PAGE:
In situ hybridization with the DIG-labeled cDNA probes was carried out as suggested by the manufacturer. The cells were prehybridized for 3 h with 100 μl of prehybridization buffer (50% formamide, 5× SSC, 5× Denhardt's solution, 4 mM EDTA, 100 μg/ml wheat germ tRNA) per slide at 45°C in a moist chamber. The prehybridization buffer was removed carefully with filter paper, and 20 μl of hybridization buffer (the same as prehybridization buffer without the tRNA) with DIG-labeled denatured cDNA probe (∼2 ng/μl) was added to each slide glass. Each slide was covered with a siliconized cover glass and sealed with rubber cement to prevent evaporation of the hybridization buffer. Hybridization was carried out at 45°C for 6 h in a moist chamber. After hybridization, the slides were washed twice with 3× SSC, twice with 0.3× SSC, and then twice with 0.2× SSC (15 min for each wash).

Determination of mRNA Location

After hybridization, location of each mRNA was determined by alkaline phosphatase-conjugated anti-DIG antibody with Nitro blue tetrazolium and 5-bromo-4-chloro-3-indolyl-phosphate as substrates using a kit from Boehringer Mannheim.

Propidium Iodide Staining

Nuclei were visualized by propidium iodide staining of the cells. After in situ hybridization with DIG-labeled cDNA probes and immunological detection of respective mRNAs, the samples were stained with propidium iodide (500 μg/ml in 50% glycerol, 0.5 M Tris-HCl, pH 7.5, 2% 1,4-diazabicyclo-[2,2,2]-octane) for 10 min. The stained cells were washed three times with PBS and examined by fluorescence microscopy with a rhodamine filter.

Results

Localization of the Tubulin mRNAs

Cells were taken at 0, 20, 40, 70, 85, and 120 min after initiation of the differentiation. The cells were fixed and hybridized with DIG-labeled cDNA probes, and the distribution of the DS mRNAs was determined by anti-DIG antibody conjugated with alkaline phosphatase as described in Materials and Methods.

When a probe for β-tubulin mRNA was used, no β-tubulin mRNA was detected in amebas (0 min, Fig. 1,A) as expected from the previous reports (19, 20). At 20 min after the initiation, β-tubulin mRNA is actively transcribed (19), and the amount of this mRNA has reached about 20 to 30% of the peak value (20). At this stage, the β-tubulin mRNA was detected in 76% of cells, and in 74% (56 out of 76) of the labeled cells, the β-tubulin mRNA was concentrated at one location (Fig. 1,B; Table I). In the rest of the labeled cells, the tubulin mRNA was concentrated at two, or rarely three, close locations (Fig. 1, B and C; Table I; also see Fig. 1 I for α-tubulin mRNA).

At 40 min after the initiation, most of the cells were still ameboid in shape (6). At this stage, transcription of the β-tubulin mRNA is most active (19), and the amount of the mRNA has reached about 60% of its peak value (20). At this stage, the β-tubulin mRNA was detected in 81% of cells, and in 82% of the cells (66 out of 81), the tubulin mRNA was localized in one area. In most of these cells, the β-tubulin mRNA was located at the periphery (Fig. 1,C; Table I).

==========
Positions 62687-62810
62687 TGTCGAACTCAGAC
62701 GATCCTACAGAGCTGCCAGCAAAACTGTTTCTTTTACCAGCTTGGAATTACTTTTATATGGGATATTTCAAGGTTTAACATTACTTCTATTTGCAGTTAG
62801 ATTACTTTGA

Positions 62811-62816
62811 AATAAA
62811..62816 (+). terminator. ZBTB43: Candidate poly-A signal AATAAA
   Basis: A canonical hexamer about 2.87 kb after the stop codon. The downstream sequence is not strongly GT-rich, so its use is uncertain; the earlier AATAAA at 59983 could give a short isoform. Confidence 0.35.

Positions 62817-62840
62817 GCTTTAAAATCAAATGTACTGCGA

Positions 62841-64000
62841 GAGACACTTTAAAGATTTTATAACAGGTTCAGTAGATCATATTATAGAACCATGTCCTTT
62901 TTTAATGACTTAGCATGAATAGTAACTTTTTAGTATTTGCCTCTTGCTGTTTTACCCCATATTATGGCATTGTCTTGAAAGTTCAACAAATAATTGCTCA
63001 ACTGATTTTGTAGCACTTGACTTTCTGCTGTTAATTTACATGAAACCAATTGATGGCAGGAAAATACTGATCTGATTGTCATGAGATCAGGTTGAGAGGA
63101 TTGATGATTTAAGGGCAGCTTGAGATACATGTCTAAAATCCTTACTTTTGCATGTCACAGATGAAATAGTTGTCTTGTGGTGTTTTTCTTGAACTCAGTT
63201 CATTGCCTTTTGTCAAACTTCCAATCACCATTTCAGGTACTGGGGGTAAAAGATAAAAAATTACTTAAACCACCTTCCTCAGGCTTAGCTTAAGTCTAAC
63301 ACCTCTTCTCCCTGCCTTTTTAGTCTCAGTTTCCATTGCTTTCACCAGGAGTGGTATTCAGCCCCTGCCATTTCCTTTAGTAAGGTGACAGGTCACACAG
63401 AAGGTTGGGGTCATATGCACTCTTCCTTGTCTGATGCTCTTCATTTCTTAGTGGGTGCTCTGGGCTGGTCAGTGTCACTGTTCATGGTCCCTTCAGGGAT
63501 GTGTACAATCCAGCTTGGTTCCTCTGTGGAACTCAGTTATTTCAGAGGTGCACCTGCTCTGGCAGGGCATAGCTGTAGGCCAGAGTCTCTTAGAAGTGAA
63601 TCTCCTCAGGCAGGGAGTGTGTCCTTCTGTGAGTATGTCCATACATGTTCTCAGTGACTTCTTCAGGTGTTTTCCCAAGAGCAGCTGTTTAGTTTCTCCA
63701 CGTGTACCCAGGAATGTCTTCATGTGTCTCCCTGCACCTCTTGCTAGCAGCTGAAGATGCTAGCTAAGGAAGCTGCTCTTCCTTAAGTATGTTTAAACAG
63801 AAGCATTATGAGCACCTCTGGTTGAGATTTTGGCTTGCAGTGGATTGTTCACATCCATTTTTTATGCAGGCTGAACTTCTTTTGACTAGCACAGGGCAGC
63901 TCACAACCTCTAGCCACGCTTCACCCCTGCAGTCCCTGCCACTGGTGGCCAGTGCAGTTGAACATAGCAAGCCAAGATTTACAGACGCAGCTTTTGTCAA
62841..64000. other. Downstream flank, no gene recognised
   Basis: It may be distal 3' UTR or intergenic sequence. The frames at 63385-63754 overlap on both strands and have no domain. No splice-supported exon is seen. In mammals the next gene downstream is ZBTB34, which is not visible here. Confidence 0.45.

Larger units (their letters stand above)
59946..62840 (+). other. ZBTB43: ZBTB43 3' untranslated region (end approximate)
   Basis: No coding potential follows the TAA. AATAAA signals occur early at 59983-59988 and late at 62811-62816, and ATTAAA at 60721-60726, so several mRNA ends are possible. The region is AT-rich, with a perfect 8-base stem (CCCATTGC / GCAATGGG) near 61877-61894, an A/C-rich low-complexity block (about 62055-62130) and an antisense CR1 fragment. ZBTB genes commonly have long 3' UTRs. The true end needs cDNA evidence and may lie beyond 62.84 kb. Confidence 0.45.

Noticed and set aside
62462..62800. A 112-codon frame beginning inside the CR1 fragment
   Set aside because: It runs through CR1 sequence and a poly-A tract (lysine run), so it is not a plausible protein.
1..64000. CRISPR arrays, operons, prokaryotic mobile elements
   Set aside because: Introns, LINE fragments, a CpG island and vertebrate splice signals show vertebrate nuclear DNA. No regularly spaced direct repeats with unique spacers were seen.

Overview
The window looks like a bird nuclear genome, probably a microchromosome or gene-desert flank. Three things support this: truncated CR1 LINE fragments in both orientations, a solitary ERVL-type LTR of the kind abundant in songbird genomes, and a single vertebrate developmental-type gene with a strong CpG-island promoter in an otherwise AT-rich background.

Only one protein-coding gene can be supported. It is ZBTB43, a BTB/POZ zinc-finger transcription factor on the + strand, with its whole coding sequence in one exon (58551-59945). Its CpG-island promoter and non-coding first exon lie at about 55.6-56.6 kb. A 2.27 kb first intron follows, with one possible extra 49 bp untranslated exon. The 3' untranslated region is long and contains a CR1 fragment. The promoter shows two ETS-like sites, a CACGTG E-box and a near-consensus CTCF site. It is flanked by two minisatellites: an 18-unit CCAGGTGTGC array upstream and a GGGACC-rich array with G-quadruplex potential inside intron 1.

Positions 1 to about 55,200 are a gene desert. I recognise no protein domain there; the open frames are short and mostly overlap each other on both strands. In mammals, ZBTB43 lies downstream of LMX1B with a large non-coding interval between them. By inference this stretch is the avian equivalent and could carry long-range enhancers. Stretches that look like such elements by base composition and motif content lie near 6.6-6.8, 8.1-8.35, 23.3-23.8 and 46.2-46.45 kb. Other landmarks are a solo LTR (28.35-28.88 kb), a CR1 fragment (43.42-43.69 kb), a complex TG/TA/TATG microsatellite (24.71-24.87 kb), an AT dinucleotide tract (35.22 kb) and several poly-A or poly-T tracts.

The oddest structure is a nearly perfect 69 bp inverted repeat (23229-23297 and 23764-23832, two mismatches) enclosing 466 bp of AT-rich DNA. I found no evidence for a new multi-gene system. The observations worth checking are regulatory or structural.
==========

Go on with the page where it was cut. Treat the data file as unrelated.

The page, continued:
At 70 min, most of the cells have rounded up into spheres, about 50% of the cells have visible flagella on the surface (6, 25), and the amount of the tubulin mRNA is at its peak (20). At this stage, strong β-tubulin mRNA-specific staining was observed in 84% of cells (Fig. 1, D and E). In the majority of these cells (91%, 76 out of 84; Table I), the β-tubulin mRNA was concentrated in one area. This specific localization was more evident in the flagellated cells. The β-tubulin mRNA was localized in one area in 94% of the flagellated cells. When we examined the location of the tubulin mRNA in flagellated cells with one labeled spot, this β-tubulin mRNA-specific staining was located at the base of the growing flagella in 82% of the flagellated cells (Table II).

At 85 min after initiation, most of the cells have visible flagella, the amount of tubulin mRNA has decreased to 80% of the maximum (20), complex array of the CSMT is rapidly growing (25), and most of the flagellated cells have already started to elongate (6). At this stage, the β-tubulin mRNA was still found to be concentrated in a specific area in 90% of the cells (Table I). However, the β-tubulin mRNA was not found at the base of the flagella in most of the flagellated cells. Instead, the tubulin mRNA was found at the posterior or in the middle of the flagellated cells (Fig. 1, F and G; Table II).

To see this translocation of the mRNA from the base of flagella to the posterior of the flagellates and the relationship between the translocation and the change in the cell shape, we quantitated the number of flagellates having one labeled spot based on their shape and on the location of the mRNA in the cells at 70 and 85 min (Table II).

At 70 min, 93% of the flagellated cells were round in shape. In 88% (82 out of 93) of these round flagellates, the β-tubulin mRNA was found at the base of the flagella. In the rest of the round flagellates, the β-tubulin mRNA was located mostly in the middle of the cells (Table II). In the elongated cells (7%), the β-tubulin mRNA was not found at the base of the flagella but in the middle or at the posterior of the cells (Table II). At 85 min, the majority of flagellated cells (78%) had started to elongate, and 22% of flagellated cells were still round in shape. In the elongated flagellates, the β-tubulin mRNA was found in the middle (45%, 35 out of 78) or at the posterior (55%, 43 out of 78) of the cells. In the round flagellates, the tubulin mRNA was located at the base of the flagella or in the middle of the cells (Table II). By 120 min, the differentiation is completed and the concentration of the mRNA has fallen below 10–20% of the maximum value (20). At this stage, the β-tubulin mRNA was still concentrated at a specific area in about half of the cells (in most cases, at the posterior) but the staining was faint (Fig. 1,H; Table I).

These results show that the β-tubulin mRNA is concentrated at a specific area of a differentiating cell, that at 70 min this mRNA is localized at the base of the growing flagella, and that the mRNA is translocated from the base of the flagella to the posterior as the cells differentiate. These results also suggest that the translocation of the β-tubulin mRNA begins before the initiation of cell elongation.